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Memorization: Helpful or Harmful?

In this day and age, students spend a lot of time memorizing facts and figures, especially during their elementary school years.

In math classrooms across the country students are forced to memorize multiplication tables and do calculations quickly under timed pressure. Are these drills really helpful?

According to Stanford University’s Jo Boaler, teachers and parents need to stop using math flash cards and stop drilling students in multiplication and addition. Dreaded “Math Mondays” where teachers hand out quiz sheets with over 50 problems to be completed in less than a minute does not do much other than turn kids away from math.

Trying to drill students who do not understand the concepts is actually harmful for learning. Math facts should be learned through understanding them, not through straight memorization. Boaler’s study also shows that the lowest performing students in the world happen to be those who think that math is purely about memorization.

Another study shows that math sprints and repetitive worksheets are actually damaging to a child. When a student is put under timed pressure to finish a math worksheet that pressure often provokes anxiety. According to the University of Chicago, this anxiety blocks the working memory portion of a child’s brain, and over time this same anxiety decreases a student’s confidence. Due to this stress, we lose many students who have the creative minds that would excel at math if not faced with this rote memorization style of teaching.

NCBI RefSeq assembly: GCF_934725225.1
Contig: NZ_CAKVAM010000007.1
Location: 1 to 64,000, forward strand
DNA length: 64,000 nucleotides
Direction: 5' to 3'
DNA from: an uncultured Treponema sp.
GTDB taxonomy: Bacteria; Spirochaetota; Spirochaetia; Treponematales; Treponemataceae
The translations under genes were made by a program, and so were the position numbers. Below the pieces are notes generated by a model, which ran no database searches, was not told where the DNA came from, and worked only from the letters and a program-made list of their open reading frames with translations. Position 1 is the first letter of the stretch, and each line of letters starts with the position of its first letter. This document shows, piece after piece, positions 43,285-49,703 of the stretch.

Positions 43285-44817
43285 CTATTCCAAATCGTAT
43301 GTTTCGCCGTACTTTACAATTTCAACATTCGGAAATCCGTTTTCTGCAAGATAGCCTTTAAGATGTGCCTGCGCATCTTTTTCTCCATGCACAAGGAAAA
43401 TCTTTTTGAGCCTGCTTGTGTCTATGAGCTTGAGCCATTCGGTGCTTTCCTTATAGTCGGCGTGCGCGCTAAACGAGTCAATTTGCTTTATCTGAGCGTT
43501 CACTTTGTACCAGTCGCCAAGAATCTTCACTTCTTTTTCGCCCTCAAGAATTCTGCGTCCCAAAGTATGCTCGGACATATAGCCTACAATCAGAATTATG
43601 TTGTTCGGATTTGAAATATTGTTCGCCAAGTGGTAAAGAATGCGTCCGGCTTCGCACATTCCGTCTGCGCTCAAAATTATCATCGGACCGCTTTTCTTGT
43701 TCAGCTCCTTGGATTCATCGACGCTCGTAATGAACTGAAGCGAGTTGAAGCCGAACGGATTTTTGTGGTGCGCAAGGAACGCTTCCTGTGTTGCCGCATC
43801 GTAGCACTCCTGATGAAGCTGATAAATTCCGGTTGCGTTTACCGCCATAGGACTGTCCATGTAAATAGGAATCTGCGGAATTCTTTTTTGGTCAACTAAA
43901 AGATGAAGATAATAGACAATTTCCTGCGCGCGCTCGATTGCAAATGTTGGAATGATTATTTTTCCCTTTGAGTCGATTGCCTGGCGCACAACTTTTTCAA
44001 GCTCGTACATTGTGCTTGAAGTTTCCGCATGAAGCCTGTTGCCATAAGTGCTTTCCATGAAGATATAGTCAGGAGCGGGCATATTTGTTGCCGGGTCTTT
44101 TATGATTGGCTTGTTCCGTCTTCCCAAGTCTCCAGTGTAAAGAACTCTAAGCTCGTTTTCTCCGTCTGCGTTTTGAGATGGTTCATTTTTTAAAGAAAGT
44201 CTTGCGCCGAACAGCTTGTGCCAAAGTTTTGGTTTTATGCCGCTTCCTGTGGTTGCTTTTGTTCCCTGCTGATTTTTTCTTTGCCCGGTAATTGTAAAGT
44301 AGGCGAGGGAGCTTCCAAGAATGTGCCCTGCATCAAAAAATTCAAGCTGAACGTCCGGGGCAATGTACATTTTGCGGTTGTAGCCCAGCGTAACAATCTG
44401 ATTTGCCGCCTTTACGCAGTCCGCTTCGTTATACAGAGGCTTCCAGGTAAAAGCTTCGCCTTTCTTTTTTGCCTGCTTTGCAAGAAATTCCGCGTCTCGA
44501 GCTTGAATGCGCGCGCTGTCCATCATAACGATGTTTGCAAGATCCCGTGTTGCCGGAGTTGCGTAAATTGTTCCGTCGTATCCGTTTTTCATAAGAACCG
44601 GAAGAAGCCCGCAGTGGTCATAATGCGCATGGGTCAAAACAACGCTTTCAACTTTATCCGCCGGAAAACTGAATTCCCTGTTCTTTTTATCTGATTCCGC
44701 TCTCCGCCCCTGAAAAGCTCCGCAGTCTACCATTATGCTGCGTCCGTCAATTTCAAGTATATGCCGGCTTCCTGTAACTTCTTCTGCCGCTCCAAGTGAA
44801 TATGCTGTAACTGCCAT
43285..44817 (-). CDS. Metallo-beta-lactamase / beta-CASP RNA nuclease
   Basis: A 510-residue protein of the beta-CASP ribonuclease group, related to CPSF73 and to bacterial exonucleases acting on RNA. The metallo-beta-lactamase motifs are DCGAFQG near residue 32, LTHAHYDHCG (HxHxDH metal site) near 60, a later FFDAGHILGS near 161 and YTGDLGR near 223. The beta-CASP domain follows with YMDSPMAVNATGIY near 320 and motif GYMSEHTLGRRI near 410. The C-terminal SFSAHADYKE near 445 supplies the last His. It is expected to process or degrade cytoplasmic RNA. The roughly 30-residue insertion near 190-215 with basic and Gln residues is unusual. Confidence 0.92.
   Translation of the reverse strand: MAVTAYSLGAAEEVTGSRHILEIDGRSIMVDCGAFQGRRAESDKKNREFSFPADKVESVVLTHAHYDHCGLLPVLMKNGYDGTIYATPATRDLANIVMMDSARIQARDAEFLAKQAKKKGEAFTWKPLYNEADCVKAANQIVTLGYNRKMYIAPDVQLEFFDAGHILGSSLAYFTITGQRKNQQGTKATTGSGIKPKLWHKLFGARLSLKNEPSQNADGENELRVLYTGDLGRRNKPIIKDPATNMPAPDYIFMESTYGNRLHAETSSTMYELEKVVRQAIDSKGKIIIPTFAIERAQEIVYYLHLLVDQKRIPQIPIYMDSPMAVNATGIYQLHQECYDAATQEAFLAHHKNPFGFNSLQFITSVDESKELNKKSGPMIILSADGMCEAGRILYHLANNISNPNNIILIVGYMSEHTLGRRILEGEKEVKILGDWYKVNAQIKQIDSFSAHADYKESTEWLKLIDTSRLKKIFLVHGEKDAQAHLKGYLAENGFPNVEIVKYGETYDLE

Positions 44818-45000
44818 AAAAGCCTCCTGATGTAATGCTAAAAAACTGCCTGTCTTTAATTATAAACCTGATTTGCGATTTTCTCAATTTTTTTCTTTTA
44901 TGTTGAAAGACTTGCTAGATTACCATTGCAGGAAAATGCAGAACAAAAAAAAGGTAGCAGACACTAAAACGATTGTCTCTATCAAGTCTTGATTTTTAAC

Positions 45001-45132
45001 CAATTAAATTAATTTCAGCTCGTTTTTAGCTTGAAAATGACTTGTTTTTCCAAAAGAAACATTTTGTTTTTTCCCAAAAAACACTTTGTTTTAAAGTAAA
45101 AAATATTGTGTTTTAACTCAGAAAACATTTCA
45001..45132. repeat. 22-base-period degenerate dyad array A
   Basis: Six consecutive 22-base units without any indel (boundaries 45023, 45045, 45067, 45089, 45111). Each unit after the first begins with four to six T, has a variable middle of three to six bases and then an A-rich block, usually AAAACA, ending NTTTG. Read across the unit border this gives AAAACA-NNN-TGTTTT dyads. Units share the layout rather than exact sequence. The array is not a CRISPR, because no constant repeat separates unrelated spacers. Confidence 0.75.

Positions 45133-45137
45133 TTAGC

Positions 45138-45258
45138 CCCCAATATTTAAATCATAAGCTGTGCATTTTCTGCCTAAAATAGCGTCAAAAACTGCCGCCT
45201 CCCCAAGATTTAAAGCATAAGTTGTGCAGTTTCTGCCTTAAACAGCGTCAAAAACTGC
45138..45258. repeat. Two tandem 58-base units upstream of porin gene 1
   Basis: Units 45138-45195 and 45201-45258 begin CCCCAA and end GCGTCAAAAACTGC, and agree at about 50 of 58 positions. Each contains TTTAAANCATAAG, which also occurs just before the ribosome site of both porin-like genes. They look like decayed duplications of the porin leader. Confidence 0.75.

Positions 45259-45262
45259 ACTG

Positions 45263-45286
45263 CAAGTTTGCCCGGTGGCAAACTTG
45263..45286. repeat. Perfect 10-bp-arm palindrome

So, what do you think? Should we stop with the daily math flashcards? Should we work with students to explain long division instead of just teaching them the process? Or, should we stay with the current math core standards and continue memorization?

 

–Chitra Kumar

3 Comments

  1. Shontai Tudor
    December 22, 2015

    We must begin to evaluate and execute a healthy balance between understanding concept and memorization. My era of schooling when we did nothing but drills and it made me excel due to my competitive spirit….the goal is to not make one size fit all but to compliment each learning style.

    • Brittany
      February 5, 2016

      I agree that we need to make an education tailored to fit a wide variety of students. I know from experience that our learning habits are different and we need to try to help all students in the best way that we possibly can so that we can get them to the highest learning potential for their next stage in life.

  2. Kerry
    February 17, 2016

    I think that in early education it is difficult for teachers to find a learning style to suit each individual student. This is something that just wouldn’t be possible for a teacher to do with class sizes as big as they are. While this would be the best for learning the material initially, I think memorization still can be the best way to get young students to know fundamental knowledge and skills.

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